HELLO THERE!

HELLO THERE!
WELCOME TO ALL FELLOW CAMPAIGNERS for DISABILITY RIGHTS - a pan disability blog connecting my work with, EQUAL LIVES, the National Survivor User Network (NSUN) and the Survivor History Group.
--- HEDDWCH

Protest, Norwich Job Centre

Protest, Norwich Job Centre
Fatso Gets Militant!

Sunday, 24 October 2010

Esqualisation + 1

The 'UN Convention on the Rights of Persons with Disabilities' and the ‘Equality Act 2010’ are the core vehicles to protect vulnerable people’s rights in the face of the ConLib cuts. The Convention is ratified by the UK Parliament and has to be observed by the government of the day.

The Equality Act 2010 at present (there is still bits to be amended by statutory order) contains powerful provisions for the promotion and installation of equality rights for persons with what they call ‘protected characteristics.’ These include for instance, race, gender, older persons, disability, etc. The Act is essentially a law to bring all the other laws relating to equality together under one roof (with some additions such as older people). So with regard to disability, it absorbs the provisions of the Disability Discrimination Act 1995. The definition of disability for all practical purposes remains the same: a person who has a physical or mental impairment, and the impairment has a substantial and long-term adverse effect on P's ability to carry out normal day-to-day activities. However, Schedule 1 of the Act specifies (at present - it can be changed by ministerial regulation) ‘long-term’ twelve months or more. Schedule 1 also has other provisions which should be taken note of.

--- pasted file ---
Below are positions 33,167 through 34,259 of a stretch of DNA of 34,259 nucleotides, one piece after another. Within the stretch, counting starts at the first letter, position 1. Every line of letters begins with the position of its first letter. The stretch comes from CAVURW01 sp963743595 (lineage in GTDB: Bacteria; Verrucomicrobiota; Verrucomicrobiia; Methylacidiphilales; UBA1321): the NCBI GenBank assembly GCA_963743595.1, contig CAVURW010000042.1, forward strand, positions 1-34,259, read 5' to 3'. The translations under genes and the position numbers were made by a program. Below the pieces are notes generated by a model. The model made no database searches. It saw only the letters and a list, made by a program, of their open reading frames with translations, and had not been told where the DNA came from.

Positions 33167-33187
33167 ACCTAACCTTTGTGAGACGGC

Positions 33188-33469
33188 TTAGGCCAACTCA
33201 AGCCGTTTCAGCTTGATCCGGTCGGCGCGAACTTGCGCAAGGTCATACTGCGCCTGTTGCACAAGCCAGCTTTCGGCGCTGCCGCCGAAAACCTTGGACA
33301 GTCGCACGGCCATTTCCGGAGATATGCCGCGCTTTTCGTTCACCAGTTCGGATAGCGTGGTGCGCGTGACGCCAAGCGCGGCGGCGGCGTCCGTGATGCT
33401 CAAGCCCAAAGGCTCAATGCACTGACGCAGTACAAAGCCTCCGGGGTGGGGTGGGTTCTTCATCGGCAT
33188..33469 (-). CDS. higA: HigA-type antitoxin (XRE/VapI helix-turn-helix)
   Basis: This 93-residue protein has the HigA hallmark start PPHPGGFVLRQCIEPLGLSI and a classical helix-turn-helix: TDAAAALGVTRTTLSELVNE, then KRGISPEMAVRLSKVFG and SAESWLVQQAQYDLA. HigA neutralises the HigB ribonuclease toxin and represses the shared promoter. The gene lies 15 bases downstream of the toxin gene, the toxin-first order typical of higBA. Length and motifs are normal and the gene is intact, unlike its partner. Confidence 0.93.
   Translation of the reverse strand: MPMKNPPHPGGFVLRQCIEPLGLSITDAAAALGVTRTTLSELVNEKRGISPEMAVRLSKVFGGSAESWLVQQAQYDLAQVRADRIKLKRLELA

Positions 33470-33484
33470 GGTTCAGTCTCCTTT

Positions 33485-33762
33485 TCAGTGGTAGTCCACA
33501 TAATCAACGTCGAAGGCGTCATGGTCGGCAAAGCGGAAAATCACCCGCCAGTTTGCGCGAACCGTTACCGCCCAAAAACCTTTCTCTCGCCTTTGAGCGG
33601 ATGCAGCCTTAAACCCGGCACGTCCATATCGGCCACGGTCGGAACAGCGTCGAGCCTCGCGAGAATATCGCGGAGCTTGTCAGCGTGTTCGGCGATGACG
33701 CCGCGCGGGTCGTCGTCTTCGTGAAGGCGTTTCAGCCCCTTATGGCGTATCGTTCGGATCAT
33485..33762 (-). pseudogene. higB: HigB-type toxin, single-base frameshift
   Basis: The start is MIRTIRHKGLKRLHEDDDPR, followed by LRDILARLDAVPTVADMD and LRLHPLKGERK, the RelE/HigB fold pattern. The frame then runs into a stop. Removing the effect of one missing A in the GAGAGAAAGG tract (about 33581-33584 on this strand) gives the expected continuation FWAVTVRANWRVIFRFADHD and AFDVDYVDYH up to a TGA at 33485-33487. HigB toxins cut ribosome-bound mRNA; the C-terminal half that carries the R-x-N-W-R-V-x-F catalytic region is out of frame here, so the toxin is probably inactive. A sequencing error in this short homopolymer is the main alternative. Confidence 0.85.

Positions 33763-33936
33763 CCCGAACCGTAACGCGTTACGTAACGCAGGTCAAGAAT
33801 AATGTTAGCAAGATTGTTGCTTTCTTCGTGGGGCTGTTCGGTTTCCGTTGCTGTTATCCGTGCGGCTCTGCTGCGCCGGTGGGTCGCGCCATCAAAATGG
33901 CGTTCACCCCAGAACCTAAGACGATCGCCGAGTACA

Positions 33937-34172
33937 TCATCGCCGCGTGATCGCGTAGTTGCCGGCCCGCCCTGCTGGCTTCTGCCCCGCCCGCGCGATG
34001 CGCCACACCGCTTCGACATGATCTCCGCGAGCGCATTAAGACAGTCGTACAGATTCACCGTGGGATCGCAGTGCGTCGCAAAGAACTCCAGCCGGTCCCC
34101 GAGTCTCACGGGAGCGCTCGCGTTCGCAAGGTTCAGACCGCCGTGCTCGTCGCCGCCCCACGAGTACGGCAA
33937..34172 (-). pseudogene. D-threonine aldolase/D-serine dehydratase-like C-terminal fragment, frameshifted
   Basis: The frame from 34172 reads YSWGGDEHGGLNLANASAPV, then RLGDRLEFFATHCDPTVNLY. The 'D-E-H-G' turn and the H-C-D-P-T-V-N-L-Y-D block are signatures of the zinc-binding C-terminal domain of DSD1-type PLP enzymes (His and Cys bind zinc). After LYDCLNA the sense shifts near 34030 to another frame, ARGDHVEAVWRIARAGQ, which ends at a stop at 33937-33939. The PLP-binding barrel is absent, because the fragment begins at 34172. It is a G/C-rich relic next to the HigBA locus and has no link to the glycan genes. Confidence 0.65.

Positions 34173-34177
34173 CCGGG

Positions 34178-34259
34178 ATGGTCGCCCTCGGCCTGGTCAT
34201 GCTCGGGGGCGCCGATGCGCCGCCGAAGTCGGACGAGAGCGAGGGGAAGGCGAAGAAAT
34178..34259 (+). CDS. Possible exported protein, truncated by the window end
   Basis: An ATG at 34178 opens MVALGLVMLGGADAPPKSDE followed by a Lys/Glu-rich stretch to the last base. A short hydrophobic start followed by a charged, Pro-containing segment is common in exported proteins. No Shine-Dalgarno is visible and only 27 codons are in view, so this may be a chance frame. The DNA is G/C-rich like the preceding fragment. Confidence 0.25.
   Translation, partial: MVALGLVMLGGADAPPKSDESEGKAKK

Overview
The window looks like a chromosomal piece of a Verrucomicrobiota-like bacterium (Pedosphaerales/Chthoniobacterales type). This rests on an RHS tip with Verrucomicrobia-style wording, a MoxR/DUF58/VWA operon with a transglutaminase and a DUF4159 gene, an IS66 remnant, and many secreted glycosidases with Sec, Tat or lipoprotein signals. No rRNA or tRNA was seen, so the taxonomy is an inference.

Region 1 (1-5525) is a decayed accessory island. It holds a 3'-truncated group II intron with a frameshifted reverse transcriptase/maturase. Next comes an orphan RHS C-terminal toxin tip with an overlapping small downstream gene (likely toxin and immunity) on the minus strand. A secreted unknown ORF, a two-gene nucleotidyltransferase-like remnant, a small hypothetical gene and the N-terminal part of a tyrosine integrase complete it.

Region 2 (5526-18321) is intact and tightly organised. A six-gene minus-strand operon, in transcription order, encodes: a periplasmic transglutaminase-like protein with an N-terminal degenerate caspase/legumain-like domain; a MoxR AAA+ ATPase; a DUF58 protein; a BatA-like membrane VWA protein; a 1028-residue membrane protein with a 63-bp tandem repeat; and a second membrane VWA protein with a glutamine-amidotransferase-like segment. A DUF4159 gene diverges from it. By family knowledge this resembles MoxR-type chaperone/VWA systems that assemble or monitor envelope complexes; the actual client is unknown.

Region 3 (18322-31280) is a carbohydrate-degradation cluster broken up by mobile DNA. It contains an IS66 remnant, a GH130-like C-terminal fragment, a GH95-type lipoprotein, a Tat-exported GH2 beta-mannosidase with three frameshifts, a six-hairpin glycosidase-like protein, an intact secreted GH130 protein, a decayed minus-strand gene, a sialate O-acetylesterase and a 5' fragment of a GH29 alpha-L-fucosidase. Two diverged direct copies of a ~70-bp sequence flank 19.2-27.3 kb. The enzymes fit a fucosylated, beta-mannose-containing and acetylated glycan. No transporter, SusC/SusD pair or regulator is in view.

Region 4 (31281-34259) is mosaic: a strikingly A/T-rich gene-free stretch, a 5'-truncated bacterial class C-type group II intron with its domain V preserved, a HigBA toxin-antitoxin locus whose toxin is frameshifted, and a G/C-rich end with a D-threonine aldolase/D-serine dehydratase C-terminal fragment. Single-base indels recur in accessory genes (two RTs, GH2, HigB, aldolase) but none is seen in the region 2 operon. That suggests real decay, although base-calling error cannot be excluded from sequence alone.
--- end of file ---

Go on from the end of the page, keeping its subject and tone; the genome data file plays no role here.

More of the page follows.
As I type, I’m re-reading the Beatrix Campbell article ‘What does this mean for my daughters?’ from last Friday’s Guardian G2. The article is revealing as it sets out the actions taken by the Fawcett Society and Yvette Cooper in requesting a Judicial Review of Osborne’s June 2010 budget on the grounds that it failed to take account of the legal duty under the 2006 Equality Act (now absorbed by the 2010 Act) to “...give due regard to to the impact on women.” Yvette Cooper undertook calculations which told her: ”The burden shouldered by women taxpayers was 72%.“ She also found out that the Treasury had failed to complete an equality impact assessment of the June budget - a statutory requirement. The treasury were eventually made to produce an impact assessment. Ceri Goddard, CeO of the Fawcett Society claimed this as ”...definitely a win,“ and said ”But the wider battle for the judicial review continues.“

It is in all our interests to watch what happens here. If we take the sentence in italics above and for ‘women,’ substitute ‘disabled people’ we can see how this highlights a statutory requirement for the government to make an equality impact assessment for disabled people when they publish any new Bills - and there will have to be several enactments of the statements in the spending review. I’ll also take this opportunity to remind mental health service users that they can be defined as disabled in relation to the Equality Act - a valuable advantage in their fight for rights and services if they can pragmatically overcome their rather, IMHO, silly reservations about it.

I suggest that this is why the spending review has the statement I quoted in my last PPLOG posting. I also suggest that as many disability organisations, trade unions and individuals should look for the equality impact assessments accompanying new spending review legislation and go over them with a fine tooth comb to lobby MPs and Ministers and with an eye on any necessary judicial review applications.


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Bweebideebobbida

Bweebideebobbida
The Tough Tenor (when I could walk)!

In a Mellotone

In a Mellotone
Ah sweet Youffff